Walter James ‘Rattler’ Roman was born in July 1880, one of six children to George and Betsy Roman. George was a labourer in a brickyard, and the family lived in Bridgwater in Somerset.
Walter’s passion was rugby football, and he made the Bridgwater & Albion first team at the age of 15. Two years later had reached county level, and was playing for Somerset.
Walter enlisted in the army in around 1897, joining the Somerset Light Infantry. He spent several years abroad, serving as a Private in India and South Africa and fighting at Cawnpore and in the Second Boer War.
When Walter’s service ended, he returned to England, and continued his rugby career. He was a regular for the Bridgwater and Somerset teams, gaining the nickname ‘Rattler’, before being signed up by Rochdale Hornets in 1910.
Walter married Henriette Washer in Bridgwater in April 1911, and the couple had two children, Edna – born in 1912 – and Leonard – who was born a year later.
Continuing with rugby union, Walter was called to county level, where he joined Lancashire for a number of games. Walter also played for England, receiving a cap in the international match against Wales in February 1914, and he toured Australia and New Zealand the same year.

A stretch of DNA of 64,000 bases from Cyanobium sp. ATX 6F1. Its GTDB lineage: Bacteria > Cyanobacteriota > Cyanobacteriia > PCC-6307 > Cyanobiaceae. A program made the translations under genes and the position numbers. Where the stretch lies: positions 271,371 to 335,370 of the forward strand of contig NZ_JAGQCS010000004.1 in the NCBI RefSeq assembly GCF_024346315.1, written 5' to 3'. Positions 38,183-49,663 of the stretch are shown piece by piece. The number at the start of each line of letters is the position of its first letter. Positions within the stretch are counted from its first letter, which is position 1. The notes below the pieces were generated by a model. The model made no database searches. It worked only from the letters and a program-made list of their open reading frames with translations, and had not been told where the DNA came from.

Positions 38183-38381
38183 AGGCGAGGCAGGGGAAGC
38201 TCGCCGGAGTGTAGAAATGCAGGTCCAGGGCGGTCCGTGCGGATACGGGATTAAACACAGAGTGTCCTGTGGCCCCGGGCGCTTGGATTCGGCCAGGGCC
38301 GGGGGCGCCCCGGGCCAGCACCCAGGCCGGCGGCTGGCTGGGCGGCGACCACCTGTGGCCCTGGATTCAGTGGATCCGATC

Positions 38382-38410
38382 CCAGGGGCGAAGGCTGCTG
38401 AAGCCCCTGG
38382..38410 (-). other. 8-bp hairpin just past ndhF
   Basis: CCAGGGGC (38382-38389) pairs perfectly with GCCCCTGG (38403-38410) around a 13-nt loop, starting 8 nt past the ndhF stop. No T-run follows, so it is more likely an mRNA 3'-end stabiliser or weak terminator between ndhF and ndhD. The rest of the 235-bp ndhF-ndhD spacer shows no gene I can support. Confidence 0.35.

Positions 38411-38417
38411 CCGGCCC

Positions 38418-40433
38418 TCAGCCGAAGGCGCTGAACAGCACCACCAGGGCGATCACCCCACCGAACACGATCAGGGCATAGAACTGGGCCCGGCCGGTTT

War broke out, and Private Roman was re-enlisted, one of twenty-five Hornets players to enlist. He served on the Western Front with the 1st Battalion of the Somerset Light Infantry and was caught up in the engagements at Ypres and Armentieres. Fighting at in the Battle of the Somme, he went over the top at Beaumont-Hamel at the start or fighting, on 1st July 1916 – his 36th birthday.
In that initial charge, he was shot several times, in both arms, a leg and the torso. Initially treated at a local field hospital, he was evacuated to England and admitted to the Voluntary Aid Hospital in Cheltenham. His condition initially improved, and he wrote letters to Henrietta, who was living back in Rochdale.
Sadly, Walter’s contracted sepsis and his health deteriorated; Henrietta was called to the hospital in Cheltenham on 27th July 1916. It is likely that she didn’t make it in time, as Walter passed away at 1pm the following day. He was just 36 years old.
Walter James Roman lies at rest in the Wembdon Road Cemetery in his home town of Bridgwater, Somerset, one of may sporting heroes to perish in the First World War.
Walter was one of 25 Rochdale Hornets players to enlist when war broke out. Of those men, five did not return: Private Walter Roman; Sergeant John Twigg; Private Archie Field; Private Tom West and Private CJ Burton.